These factors, Sephepha stressed, were reason enough for Lesotho to look elsewhere for revenue sources.

“This is to say that Lesotho did not generate much from AGOA this year. As such, my take is that it is time for Lesotho to stop relying on textiles only but to expand to other products.

“For instance, we are probably still busy producing winter jackets but it will already be summer in the West by the time they reach the market. We need to introduce new industries, otherwise we will experience a lot of problems and further loss of revenue. Again, the high unemployment rate means government now is under pressure as it has a huge deficit.”

Sephepha touched on what he called a poorly managed agriculture sector, noting that food production in Lesotho was bad, despite Minister Mahala Molapo’s promises of at least 45 percent job creation in the sector which we have “failed to live up”, and instead we have seen “food prices sky-rocketing”.

“Due to the poor production of grains, Lesotho has had no choice but to import commodities such as maize meal. Thus, we have seen food prices sky-rocketing despite Basotho not having disposable income. It is even worse in the highlands where 80kg of maize meal costs a whopping M600, due to failure to produce our own food this year,” Sephepha said.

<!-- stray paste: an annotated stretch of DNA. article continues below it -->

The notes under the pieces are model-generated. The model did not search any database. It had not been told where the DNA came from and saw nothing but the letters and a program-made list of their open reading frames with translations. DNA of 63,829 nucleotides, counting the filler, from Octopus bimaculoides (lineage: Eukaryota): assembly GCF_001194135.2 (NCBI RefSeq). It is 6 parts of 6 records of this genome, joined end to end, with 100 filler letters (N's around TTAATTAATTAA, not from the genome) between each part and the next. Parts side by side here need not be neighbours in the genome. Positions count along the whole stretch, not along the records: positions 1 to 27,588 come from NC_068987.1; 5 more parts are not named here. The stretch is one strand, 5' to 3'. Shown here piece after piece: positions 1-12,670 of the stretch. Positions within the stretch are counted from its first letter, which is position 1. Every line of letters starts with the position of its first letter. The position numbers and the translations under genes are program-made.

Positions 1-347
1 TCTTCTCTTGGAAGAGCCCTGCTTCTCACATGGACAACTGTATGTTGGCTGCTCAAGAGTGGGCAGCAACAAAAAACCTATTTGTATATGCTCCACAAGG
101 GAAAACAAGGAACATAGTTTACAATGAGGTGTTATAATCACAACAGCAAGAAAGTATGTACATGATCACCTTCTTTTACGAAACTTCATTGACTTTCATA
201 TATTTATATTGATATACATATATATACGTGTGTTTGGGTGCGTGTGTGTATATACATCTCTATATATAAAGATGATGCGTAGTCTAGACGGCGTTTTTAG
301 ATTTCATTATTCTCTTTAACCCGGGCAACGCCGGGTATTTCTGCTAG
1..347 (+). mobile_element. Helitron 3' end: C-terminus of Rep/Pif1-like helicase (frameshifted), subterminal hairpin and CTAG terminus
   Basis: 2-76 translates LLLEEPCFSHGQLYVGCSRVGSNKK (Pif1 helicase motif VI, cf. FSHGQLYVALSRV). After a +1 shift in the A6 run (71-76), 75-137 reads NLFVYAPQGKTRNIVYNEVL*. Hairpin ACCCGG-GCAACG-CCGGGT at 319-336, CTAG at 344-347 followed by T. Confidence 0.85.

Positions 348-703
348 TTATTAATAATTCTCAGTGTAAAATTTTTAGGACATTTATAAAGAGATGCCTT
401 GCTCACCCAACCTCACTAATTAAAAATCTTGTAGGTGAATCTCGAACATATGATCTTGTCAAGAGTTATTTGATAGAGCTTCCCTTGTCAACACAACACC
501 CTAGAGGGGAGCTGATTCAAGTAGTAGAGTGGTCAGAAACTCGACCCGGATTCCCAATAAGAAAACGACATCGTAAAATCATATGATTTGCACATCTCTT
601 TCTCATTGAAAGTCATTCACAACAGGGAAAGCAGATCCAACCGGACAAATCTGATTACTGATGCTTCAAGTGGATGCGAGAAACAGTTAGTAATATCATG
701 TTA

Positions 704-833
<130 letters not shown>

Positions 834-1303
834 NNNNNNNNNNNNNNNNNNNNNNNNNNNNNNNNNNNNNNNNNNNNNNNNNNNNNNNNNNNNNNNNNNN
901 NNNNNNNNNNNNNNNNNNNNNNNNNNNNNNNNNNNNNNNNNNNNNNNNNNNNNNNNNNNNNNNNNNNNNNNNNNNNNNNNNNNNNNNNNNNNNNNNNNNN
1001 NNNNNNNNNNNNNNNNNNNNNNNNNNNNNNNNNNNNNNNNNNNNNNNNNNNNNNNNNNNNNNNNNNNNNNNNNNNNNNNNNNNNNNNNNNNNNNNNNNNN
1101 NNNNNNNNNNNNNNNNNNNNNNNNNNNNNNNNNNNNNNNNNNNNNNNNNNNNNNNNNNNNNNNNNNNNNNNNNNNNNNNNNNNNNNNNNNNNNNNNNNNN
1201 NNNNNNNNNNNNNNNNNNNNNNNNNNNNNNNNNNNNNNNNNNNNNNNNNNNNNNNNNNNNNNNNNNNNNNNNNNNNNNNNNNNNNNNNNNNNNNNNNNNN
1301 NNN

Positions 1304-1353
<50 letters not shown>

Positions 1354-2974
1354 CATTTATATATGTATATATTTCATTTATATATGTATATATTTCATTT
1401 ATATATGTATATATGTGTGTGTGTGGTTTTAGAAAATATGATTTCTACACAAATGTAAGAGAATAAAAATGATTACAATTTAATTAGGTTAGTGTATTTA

Further crippling Lesotho’s economy, Sephepha added, was the wool and mohair industry fracas, which he said had set Lesotho back by at least M1 billion or 5 percent of the GDP.

“The fracas around wool and mohair in the last two years has also crippled this industry which contributes at least 5 percent of the GDP or M1 billion annually.

“Actually, we should be done fighting over the wool and mohair regulations. Instead, our focus should be on infrastructure as in the processing of the two commodities to generate maximum income,” Sephepha said.

“We should be looking into the rehabilitation and reallocation of pastures, as well as reducing our flocks in favour of improved breeds which are smaller in numbers but produce more wool and mohair. But we are busy bickering at the expense of our people.”

Looking into SACU which is Lesotho’s main source of revenue, Sephepha said the country performed well, which translated into improved proceeds for Lesotho.

“Remember that we import about 80 percent of products, which translates to 30 percent of SACU revenue, while 70 percent goes to the countries that import products to us,” he said.

However, he was quick to caution that there was no consistency in SACU revenues saying “we should guard against celebrating because things are bound to change drastically going forward”.